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The great American film critic Manny Farber memorably declared space to be the most dramatic stylistic entity in the visual arts. He posited three primary types of space in fiction cinema: the field of the screen, the psychological space of the actor, and the area of experience and geography that the film covers. This book brings together five French directors who have established themselves as among the most exciting and significant working today: Bruno Dumont, Robert Guediguian, Laurent Cantet, Abdellatif Kechiche, and Claire Denis. It proposes that people think about cinematographic space in its many different forms simultaneously (screenspace, landscape, narrative space, soundscape, spectatorial space). Through a series of close and original readings of selected films, it posits a new 'space of the cinematic subject'. Dumont's attraction to real settings and locality suggests a commitment to realism. New forms and surfaces of spectatorship provoke new sensations and engender new kinds of perception, as well as new ways of understanding and feeling space. The book interrogates Guediguian's obsessive portrayal of one particular city, Marseilles. Entering into the spaces of work and non-work in Cantet's films, it asks what constitutes space and place within the contemporary field of social relations. The book also engages with cultural space as the site of social integration and metissage in the work of Kechiche, his dialogues with diasporic communities and highly contested urban locales. Denis's film work contains continually shifting points of passage between inside and outside, objective and subjective, in the restless flux.

Rethinking art, media, and the audio-visual contract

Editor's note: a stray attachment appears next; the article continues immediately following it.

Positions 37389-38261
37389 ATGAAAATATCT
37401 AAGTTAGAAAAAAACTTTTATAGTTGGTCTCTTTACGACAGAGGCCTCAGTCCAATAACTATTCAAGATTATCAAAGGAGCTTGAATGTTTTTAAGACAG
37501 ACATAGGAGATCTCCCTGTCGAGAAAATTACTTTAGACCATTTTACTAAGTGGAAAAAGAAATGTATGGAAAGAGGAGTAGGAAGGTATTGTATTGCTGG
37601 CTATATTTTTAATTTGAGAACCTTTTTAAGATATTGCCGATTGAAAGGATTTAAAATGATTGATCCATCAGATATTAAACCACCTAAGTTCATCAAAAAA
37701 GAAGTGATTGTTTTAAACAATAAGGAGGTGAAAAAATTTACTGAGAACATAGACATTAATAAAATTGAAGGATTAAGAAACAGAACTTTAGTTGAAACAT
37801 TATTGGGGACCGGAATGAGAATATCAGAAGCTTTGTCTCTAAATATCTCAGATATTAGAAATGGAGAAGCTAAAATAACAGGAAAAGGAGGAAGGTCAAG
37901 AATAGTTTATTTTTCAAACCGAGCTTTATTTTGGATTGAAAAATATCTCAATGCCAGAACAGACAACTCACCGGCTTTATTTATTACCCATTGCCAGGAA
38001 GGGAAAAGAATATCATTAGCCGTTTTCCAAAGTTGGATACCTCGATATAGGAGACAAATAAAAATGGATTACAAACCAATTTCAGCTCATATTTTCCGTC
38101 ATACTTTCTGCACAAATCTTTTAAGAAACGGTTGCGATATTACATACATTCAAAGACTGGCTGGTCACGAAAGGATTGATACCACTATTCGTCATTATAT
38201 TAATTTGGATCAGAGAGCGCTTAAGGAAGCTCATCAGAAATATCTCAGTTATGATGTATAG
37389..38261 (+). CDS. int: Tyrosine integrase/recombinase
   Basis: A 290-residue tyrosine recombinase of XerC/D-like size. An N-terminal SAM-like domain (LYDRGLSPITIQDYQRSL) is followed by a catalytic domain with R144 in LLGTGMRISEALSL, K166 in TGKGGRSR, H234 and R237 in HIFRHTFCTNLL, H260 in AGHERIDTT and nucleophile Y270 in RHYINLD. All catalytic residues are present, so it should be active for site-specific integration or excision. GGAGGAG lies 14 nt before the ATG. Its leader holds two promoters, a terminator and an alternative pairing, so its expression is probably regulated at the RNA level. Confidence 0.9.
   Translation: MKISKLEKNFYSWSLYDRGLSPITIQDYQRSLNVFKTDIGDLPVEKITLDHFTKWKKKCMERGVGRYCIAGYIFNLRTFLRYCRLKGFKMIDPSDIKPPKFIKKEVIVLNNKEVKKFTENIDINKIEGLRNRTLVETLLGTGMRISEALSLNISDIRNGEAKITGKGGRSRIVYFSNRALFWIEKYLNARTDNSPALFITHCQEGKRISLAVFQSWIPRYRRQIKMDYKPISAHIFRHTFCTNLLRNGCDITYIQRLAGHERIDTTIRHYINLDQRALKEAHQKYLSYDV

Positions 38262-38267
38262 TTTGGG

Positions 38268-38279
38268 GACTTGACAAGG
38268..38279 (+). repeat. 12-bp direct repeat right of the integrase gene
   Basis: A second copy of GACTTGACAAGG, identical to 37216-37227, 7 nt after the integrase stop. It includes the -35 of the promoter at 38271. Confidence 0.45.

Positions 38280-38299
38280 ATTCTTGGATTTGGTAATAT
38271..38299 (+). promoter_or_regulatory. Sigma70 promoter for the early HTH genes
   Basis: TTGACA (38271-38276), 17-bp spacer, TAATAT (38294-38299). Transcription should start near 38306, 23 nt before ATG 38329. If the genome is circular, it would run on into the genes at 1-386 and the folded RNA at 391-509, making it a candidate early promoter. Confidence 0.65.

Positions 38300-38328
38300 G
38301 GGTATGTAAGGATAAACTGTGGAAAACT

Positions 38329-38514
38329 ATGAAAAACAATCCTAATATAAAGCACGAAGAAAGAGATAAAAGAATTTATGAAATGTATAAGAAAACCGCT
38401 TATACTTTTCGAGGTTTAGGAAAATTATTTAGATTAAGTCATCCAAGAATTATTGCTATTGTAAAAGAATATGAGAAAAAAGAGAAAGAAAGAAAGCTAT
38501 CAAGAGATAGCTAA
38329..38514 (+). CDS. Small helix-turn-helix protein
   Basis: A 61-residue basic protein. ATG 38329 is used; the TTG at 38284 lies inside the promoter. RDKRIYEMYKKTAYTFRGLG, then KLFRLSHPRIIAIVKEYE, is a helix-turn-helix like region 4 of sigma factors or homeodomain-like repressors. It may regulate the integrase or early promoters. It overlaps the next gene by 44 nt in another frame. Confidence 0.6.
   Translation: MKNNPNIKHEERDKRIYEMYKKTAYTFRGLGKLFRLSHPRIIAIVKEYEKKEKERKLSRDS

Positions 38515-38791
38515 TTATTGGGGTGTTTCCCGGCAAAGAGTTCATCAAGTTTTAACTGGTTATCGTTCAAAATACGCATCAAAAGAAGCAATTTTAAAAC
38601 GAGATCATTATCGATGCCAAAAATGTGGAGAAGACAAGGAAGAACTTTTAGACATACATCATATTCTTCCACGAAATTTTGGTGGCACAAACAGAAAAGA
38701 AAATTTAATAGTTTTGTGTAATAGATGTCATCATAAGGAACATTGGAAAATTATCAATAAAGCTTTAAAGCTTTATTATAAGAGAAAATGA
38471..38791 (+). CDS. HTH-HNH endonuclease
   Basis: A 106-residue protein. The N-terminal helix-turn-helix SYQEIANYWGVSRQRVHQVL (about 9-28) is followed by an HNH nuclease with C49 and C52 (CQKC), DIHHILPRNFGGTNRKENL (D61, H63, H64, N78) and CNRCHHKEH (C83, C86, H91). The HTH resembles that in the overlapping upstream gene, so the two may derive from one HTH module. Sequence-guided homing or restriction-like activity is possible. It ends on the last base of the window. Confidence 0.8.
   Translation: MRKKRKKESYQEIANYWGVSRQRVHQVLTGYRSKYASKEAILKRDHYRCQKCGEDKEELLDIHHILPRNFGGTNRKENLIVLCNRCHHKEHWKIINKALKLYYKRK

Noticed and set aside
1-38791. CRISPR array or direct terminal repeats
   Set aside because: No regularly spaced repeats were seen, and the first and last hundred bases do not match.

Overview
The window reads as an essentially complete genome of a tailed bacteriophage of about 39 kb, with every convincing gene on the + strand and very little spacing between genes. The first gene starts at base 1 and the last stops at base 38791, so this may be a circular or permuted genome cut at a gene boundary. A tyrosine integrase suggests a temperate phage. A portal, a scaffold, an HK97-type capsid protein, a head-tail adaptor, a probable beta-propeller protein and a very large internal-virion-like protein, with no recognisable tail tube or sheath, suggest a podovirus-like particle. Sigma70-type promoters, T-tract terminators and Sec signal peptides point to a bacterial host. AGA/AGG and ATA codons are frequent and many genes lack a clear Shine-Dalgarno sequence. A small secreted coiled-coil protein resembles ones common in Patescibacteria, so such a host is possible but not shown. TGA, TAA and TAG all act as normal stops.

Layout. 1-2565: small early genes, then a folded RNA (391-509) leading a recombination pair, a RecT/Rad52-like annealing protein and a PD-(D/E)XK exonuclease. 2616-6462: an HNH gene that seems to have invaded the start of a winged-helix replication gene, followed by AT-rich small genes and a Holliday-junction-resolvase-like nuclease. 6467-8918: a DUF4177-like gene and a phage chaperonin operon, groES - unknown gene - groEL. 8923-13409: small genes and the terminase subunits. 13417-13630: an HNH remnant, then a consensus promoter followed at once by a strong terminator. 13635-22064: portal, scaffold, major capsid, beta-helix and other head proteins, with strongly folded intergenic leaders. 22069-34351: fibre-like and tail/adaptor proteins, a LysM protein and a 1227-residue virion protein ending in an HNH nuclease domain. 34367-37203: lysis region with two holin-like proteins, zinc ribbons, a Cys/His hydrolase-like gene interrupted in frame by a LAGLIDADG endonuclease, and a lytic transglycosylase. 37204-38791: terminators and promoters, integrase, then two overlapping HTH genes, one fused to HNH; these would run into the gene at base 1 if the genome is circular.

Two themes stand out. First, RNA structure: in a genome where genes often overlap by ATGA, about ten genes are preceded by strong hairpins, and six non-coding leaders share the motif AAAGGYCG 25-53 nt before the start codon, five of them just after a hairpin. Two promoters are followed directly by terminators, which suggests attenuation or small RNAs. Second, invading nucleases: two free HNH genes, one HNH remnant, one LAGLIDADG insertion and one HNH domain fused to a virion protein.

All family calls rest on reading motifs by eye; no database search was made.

Author: Ming-Yuen S. Ma

There is no soundtrack is a specific yet expansive study of sound tactics deployed in experimental media art today. It analyses how audio and visual elements interact and produce meaning, drawing from works by contemporary media artists ranging from Chantal Akerman, to Nam June Paik, to Tanya Tagaq. It then links these analyses to discussions on silence, voice, noise, listening, the soundscape, and other key ideas in sound studies. In making these connections, the book argues that experimental media art – avant-garde film, video art, performance, installation, and hybrid forms – produces radical and new audio-visual relationships that challenge and destabilize the visually-dominated fields of art history, contemporary art criticism, cinema and media studies, and cultural studies as well as the larger area of the human sciences. This book directly addresses what sound studies scholar Jonathan Sterne calls ‘visual hegemony’. It joins a growing body of interdisciplinary scholarship that is collectively sonifying the study of culture while defying the lack of diversity within the field by focusing on practitioners from transnational and diverse backgrounds. Therefore, the media artists discussed in this book are of interest to scholars and students who are exploring aurality in related disciplines including gender and feminist studies, queer studies, ethnic studies, postcolonial studies, urban studies, environmental analysis, and architecture. As such, There Is No Soundtrack makes meaningful connections between previously disconnected bodies of scholarship to build new, more complex and reverberating frameworks for the study of art, media, and sound.

James S. Williams